After the 1994 genocide in Rwanda, it became common to proclaim in the press that there aren't actually any average differences between the Nilotic Tutsis and the Bantu Hutus, that Tutsis don't actually tend to be taller than Hutus, that these perceptions are just some sort of mass delusion socially constructed by Belgian colonists.
I can understand why the Tutsi minority that has ruled Rwanda for the last 17 years, and has ruled the Hutu majority in neighboring Burundi for the last half century, wants to propagate a myth intended not only to keep them unchopped up, but also keep them in power undemocratically. But having never felt the urge to chop up a Tutsi, I don't feel much compulsion to believe it, just as I don't feel the compulsion to avoid noticing that most of the people in the news in recent decades in Mexico (e.g., Vicente Fox, Jorge Castaneda, Carlos Slim, or Subcomandante Marcos) don't appear to be terribly Indian by ancestry, even thought the Mexican ruling class made up the La Raza Cosmic ideology/mythology in the 1920s to prevent further race wars.
Razib Khan decided to check out the genetics of this assertion, so he looked for a volunteer for his genetics project. He eventually found somebody who was 3/4th Tutsi and 1/4th Hutu. Sure enough, even with a sample size of N=0.75, he can see that Tutsis show up as different than Bantus.
Still, that raises the question of how in a culture with some degree of intermarriage over the last 500 years, can you still have somewhat distinct Tutsis and Hutus. I think an instructive analog for Rwanda is Mexico. Both were invaded by taller people about 500 years ago. Despite twenty or so generations of intermarriage, taller people still tend to rule there. (E.g., the previous president of Mexico is 6’5″). In my movie review of “Hotel Rwanda,” I explained a likely mechanism for these patterns:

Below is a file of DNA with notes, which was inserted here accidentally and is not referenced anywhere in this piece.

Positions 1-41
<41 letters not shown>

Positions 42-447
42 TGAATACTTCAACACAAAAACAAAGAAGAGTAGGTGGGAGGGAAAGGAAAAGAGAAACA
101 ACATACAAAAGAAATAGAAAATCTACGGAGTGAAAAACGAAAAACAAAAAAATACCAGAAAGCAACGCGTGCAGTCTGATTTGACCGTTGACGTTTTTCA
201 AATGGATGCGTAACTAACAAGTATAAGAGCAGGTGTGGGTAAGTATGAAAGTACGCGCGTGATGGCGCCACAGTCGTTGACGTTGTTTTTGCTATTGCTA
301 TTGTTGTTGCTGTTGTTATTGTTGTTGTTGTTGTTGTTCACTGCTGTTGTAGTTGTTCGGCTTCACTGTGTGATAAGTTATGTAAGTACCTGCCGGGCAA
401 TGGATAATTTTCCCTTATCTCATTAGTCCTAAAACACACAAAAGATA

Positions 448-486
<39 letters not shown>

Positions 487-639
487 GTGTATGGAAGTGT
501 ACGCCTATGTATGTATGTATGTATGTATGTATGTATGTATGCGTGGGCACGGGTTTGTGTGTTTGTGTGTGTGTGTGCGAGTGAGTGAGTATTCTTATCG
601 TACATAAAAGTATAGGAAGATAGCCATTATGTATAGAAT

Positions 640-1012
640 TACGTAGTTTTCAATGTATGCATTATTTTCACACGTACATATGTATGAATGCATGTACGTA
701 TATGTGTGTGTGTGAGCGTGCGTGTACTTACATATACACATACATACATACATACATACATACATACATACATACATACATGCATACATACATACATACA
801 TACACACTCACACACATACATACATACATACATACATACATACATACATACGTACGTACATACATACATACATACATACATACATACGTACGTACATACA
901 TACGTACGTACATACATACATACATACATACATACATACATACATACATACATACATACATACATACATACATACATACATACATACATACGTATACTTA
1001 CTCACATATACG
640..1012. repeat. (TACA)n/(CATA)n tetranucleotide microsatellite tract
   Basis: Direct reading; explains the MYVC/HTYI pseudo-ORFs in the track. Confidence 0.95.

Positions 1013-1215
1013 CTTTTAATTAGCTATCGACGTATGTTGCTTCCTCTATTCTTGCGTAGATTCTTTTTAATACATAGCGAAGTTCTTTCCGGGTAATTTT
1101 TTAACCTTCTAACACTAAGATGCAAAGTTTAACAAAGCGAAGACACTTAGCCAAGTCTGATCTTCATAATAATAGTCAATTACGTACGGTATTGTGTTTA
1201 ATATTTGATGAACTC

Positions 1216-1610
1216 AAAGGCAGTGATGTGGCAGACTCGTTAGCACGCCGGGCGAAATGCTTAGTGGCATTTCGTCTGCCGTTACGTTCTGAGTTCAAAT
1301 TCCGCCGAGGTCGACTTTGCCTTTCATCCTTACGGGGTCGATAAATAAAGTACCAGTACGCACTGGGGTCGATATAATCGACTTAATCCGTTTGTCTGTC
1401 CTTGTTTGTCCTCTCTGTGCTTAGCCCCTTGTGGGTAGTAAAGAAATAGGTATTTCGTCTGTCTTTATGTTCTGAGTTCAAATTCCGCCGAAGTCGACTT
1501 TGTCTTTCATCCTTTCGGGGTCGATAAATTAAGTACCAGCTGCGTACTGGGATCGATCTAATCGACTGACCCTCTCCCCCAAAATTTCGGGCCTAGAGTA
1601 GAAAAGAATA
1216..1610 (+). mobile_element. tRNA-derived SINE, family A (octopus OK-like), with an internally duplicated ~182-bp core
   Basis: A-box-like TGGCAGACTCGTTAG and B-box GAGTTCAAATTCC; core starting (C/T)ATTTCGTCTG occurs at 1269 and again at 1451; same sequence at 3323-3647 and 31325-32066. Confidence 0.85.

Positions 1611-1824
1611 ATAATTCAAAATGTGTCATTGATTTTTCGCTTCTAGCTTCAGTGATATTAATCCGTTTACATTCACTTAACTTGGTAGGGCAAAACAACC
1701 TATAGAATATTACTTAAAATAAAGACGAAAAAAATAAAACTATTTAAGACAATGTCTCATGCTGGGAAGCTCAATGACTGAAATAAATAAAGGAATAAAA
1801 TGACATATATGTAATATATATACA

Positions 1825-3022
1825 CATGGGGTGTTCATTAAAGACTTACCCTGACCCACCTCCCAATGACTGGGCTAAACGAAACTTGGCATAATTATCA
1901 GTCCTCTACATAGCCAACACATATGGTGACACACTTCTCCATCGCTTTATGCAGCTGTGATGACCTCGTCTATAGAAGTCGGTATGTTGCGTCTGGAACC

Unfortunately, the screenplay aims at self-absorbed white liberals who think all Africans look alike and that white racism is the root of all evil. The script even claims that it’s merely a white myth that Tutsis tend to be taller than Hutus, asserting that the Belgian imperialists arbitrarily assigned those identities to random Rwandans. Yet, soon the Hutu Power radio station is broadcasting the prearranged code to begin exterminating the Tutsis: “Cut down the tall trees.”
Rwanda’s true history is more instructive. The medium-height Bantu Hutu farmers arrived 2,000 years ago and drove the pygmoid hunter-gatherer Twa into the forests. Then, about the time of Cortez, the tall, slender Tutsi herdsmen invaded from the north and, according to Gary Brecher, the acerbic “War Nerd” columnist, “claimed all the land, on the legal basis that if you objected they’d kill you.”
The Tutsi rulers treated the Hutu peasantry with the same contempt the Norman lords display toward the Saxon yeomen in Sir Walter Scott’s Ivanhoe. Commenting on Rwanda’s “indigenous racism,” Congo-born sociologist Pierre L. van den Berghe reported that the Tutsis, like other aristocracies, saw themselves as “astute in political intrigue, born to command, refined, courageous, and cruel.”
The Tutsi ascendancy resembled the white pre-eminence in Latin America. Intermarriage was frequent, yet physical differences between the classes endured, just as they have in Mexico, where despite five centuries of intermarrying, the elite remains much taller and fairer than the masses. The trick is that Mexico’s most successful short, dark men often wed tall, blonde women and have more European-looking offspring, thus replenishing the caste system.
Likewise, in “Hotel Rwanda,” Cheadle’s ultra-competent Hutu executive is married to a Tutsi beauty who is taller and fairer than he is. (She’s played by Sophie Okonedo, whose mother is a Jewish Englishwoman.)
I gotta say, that while I have my weaknesses as a movie reviewer, I don't think too many other critics offer novel explanations for major global conundrums in the course of reviewing the Movie of the Week.